The Writings of Wilfred Burchett
Edited by George Burchett
Edited by Nick Shimmin
Foreword by John Pilger
Publisher: Cambridge University Press
Print Publication Year: 2007
Online Publication Date:September 2009
Chapter DOI: http://dx.doi.org/10.1017/CBO9780511481659.016
Come East Young Man was Burchett's excursion into the virgin lands of Siberia, which no doubt reminded him of the ‘virgin lands’ of his native Gippsland in Australia. For those who believed that the Soviet Union was an ‘Evil Empire’, the book is pure propaganda. But for those who took a more benign view, the book was a positive assessment of the post-war and post-Stalin USSR, with its hopes, promises and contradictions.
As such, the book is a further representative, after People's Democracies, of a whole genre of writing in which Western left-wing journalists conveyed the optimism of many of the inhabitants of the socialist states to audiences used to the McCarthyite anti-Communism which dominated Western media at the time. There was a genuine belief among such writers that these new regimes offered a viable and rewarding alternative to a failing capitalism, and they attempted to convince their readership with extensive facts and statistics about the new societies.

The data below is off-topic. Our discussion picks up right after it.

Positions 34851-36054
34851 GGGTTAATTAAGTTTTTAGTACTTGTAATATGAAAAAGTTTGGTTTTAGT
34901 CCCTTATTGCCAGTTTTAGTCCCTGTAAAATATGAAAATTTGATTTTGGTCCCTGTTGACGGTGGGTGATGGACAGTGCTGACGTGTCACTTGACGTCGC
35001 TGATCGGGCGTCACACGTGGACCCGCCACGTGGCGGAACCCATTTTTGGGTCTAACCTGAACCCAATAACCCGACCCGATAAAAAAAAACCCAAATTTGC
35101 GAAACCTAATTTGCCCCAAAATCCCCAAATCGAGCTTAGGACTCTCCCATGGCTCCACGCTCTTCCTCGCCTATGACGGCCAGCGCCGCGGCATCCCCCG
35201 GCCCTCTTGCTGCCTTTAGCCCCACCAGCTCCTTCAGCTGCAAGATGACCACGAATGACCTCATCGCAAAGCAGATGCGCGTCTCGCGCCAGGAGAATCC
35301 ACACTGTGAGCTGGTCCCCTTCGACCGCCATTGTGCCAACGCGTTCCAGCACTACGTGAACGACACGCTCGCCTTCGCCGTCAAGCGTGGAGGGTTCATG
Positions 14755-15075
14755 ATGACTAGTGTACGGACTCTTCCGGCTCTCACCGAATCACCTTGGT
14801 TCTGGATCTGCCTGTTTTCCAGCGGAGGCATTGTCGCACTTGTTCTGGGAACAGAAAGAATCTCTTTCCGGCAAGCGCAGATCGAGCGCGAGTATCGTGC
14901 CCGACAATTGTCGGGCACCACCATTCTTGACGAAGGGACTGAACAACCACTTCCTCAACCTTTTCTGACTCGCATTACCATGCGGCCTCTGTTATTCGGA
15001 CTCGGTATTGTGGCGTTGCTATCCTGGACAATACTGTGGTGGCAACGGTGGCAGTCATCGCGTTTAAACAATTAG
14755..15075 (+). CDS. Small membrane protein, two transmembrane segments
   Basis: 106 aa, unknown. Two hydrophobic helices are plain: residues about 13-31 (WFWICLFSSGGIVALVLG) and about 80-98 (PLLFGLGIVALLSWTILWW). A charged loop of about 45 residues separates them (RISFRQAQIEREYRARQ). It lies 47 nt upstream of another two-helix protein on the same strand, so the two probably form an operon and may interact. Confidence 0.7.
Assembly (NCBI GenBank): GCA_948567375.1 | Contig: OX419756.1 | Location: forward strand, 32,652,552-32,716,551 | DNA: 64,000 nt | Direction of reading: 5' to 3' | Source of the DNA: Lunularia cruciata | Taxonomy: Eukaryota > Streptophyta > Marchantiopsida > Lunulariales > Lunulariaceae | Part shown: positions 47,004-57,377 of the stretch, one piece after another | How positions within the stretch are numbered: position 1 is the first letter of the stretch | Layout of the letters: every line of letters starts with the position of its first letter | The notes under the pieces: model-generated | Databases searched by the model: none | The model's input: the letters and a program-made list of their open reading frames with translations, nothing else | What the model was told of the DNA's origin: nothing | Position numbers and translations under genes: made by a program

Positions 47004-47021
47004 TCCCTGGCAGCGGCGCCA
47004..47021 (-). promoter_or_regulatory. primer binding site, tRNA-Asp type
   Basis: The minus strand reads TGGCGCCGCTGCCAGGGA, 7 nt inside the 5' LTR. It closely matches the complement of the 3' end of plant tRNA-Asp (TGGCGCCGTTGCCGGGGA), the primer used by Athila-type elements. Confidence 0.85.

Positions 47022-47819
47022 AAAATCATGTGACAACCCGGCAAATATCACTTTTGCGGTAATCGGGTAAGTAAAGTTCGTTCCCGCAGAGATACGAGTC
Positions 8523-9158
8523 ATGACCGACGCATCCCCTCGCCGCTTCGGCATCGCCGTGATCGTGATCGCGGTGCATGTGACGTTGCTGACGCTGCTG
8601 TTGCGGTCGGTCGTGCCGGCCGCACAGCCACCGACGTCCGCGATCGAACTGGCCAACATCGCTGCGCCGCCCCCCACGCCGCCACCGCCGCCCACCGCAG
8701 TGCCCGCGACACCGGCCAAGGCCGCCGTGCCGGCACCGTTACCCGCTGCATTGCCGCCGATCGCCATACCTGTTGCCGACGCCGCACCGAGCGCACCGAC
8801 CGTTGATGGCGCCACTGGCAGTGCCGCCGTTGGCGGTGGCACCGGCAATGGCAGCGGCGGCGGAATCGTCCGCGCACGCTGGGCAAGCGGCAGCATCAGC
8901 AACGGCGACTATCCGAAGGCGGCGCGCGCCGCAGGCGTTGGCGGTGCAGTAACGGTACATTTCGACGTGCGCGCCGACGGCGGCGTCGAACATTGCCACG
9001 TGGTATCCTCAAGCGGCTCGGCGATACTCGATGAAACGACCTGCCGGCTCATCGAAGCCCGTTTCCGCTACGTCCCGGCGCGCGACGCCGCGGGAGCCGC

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At the small town of Ossipovichi, about sixty miles southeast of the Byelorussian capital of Minsk, a significant and moving ceremony took place in the early summer of 1960. Soldiers of the Fifth Red Banner Heavy Tank Division paraded for the last time in a sunny, grass-covered barracks square. Their commander, Colonel of the Guards Ivan Velichko, made a short speech reminding them of the fine record of the Division.
Reference Type: bibliography